Padraig Harrington was so determined to add world-famous rugby kicking coach Dave Alred to his backroom team, the Dubliner made a 384-mile dash by road from Killarney to Dublin and back to see him during last summer's Irish Open.
Learning that Alred was due to have a session with Irish and Leinster out-half Johnny Sexton in the capital the following day, Harrington hit the road from Killarney on Saturday evening -- he'd missed Friday's cut.
Alred's spectacular success in transforming Luke Donald into golf's World No 1 had placed him on top of Harrington's most-wanted list and he caught up with his man the following morning.
After they met, Harrington then headed straight back to Co Kerry, where his private jet waited to ferry the three-times Major-winner and his family to America for the Bridgestone and PGA Championships.
"Dave's obviously in big demand, I had to wait six months for an appointment," joked the Dubliner, whose first opportunity to work with Alred came at this week's Abu Dhabi Golf Championship.
A series of intensive sessions are already yielding results. Unfazed by three three-putts, Harrington yesterday swept to within three shots of the tournament lead with a second round 69 on a course playing considerably harder than in previous years.
He's been so encouraged by Alred's efforts during this week's 'trial', Harrington wants to make it permanent. "Luke's always going to be Dave's first choice in golf," he conceded. "But I'm happy to play the mistress in this situation."
Alred has worked in a wide variety of sports, from golf's Paul McGinley to the Gaelic footballers of Dublin and Armagh; from an array of Premier League soccer clubs to the English rugby team and the Wallabies in Australia.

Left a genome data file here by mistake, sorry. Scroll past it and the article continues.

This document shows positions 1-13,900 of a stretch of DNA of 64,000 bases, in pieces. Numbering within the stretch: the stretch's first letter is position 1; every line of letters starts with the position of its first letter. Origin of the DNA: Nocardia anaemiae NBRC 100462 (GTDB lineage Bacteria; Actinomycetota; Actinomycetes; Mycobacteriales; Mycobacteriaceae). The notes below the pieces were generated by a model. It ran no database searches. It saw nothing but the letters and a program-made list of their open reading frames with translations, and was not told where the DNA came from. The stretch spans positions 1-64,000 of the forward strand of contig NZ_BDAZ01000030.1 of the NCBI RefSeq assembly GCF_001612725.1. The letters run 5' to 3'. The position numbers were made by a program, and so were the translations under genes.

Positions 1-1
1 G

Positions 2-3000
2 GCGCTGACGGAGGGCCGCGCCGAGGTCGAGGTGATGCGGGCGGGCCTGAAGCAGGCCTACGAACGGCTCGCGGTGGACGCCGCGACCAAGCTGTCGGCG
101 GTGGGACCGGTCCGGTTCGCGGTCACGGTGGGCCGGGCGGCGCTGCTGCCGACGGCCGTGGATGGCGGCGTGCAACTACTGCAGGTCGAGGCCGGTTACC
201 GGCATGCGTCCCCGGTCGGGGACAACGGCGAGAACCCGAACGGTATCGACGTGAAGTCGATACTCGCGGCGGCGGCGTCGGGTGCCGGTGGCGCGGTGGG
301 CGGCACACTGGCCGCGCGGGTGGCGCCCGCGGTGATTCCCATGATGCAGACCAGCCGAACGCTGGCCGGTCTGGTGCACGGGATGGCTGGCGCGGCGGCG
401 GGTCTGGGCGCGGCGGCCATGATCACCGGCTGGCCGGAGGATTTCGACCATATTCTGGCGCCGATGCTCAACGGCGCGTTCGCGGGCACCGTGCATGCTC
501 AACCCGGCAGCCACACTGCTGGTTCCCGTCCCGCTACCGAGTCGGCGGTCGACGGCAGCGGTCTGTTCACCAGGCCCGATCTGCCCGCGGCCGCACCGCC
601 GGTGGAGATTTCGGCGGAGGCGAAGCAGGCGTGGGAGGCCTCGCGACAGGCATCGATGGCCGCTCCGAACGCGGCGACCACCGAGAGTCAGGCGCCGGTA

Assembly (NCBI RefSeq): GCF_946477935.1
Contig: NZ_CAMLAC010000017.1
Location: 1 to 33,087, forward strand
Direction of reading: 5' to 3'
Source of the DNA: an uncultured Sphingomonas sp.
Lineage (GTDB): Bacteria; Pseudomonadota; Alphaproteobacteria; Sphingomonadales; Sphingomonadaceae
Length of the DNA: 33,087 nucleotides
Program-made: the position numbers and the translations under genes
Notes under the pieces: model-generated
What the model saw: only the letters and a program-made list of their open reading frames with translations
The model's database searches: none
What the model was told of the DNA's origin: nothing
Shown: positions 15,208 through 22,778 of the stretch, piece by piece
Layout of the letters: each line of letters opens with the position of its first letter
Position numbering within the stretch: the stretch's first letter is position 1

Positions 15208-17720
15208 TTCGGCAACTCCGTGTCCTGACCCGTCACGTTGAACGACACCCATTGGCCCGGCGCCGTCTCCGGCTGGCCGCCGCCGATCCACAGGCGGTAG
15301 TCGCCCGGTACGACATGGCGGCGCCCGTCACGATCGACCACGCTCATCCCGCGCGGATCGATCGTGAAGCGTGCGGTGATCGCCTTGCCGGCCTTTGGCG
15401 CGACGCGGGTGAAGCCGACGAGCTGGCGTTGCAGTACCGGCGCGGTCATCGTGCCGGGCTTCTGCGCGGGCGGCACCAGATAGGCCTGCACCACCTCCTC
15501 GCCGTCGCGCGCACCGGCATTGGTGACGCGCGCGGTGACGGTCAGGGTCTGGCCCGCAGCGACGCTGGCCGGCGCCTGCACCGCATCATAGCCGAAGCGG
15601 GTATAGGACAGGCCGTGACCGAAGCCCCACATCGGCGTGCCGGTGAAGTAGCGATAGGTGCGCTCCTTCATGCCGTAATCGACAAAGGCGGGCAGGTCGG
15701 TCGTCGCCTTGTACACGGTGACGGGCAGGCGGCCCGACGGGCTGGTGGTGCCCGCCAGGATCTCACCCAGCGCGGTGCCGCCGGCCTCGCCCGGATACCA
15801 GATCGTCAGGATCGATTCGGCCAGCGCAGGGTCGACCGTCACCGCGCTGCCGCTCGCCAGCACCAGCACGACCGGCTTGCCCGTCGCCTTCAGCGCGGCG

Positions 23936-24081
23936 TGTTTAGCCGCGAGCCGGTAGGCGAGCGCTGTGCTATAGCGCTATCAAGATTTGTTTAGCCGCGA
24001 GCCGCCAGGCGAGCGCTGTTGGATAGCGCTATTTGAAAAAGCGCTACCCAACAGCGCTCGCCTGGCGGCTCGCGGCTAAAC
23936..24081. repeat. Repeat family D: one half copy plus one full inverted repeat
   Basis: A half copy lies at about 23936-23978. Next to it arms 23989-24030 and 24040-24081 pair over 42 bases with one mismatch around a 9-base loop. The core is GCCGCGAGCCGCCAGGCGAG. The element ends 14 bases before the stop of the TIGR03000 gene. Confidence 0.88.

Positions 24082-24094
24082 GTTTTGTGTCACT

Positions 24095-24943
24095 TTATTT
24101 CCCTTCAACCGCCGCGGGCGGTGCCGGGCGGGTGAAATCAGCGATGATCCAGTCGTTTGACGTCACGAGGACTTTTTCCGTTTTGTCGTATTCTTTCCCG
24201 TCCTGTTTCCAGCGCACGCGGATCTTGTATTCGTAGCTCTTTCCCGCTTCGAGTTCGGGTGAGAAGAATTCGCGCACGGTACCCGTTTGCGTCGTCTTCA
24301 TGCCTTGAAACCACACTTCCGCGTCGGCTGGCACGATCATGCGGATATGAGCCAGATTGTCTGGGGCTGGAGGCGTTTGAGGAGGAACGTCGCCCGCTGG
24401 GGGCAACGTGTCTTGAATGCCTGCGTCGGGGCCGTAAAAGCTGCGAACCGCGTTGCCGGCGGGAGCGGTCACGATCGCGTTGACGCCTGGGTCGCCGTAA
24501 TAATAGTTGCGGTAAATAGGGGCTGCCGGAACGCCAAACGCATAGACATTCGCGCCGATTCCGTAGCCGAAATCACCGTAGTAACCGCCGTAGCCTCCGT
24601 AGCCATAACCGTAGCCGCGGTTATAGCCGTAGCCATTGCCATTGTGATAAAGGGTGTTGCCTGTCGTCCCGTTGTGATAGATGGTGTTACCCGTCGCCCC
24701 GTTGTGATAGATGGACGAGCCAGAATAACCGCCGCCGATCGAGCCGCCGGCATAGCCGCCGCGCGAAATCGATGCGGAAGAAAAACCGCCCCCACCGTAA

He's already brought order and discipline to Harrington's practice this week, insisting, for example, the Irishman plays exactly the agreed number of balls in a precisely pre-defined time.
Meanwhile, they sat down after each of the first two rounds and analysed every single shot he played.
"I was screaming all last year that I played well in practice, but didn't bring it into tournaments," said the golfer.
"After winning those Majors, I knew I had the answers: how to prepare, taper and compete to deliver results.
"I thought to do it again, I'd just have to do the same things, but it didn't work and I got really uptight and stressed," added Harrington, who expects that the structure and focus Alred has brought to his practice will transfer into his tournament play.
"We're not trying to invent the wheel," he explained. "Just re-invent it."
Sadly, Darren Clarke's still struggling to adjust to life as Open champion, missing the cut in Abu Dhabi after yesterday's calamitous 81, his worst round in five years on tour.
• Kyle Stanley and Spencer Levin shared the lead after the opening day of the Farmers Insurance Open at Torrey Pines in California.
Stanley made eagle on his final hole for a 10-under-par 62, his best score in two years on the PGA Tour.
Levin shot 29 on the back nine and also posted a 62, matching his best on tour. The top 12 on the leaderboard were playing the North course, which was slightly easier than the South Course, the US Open venue in 2008.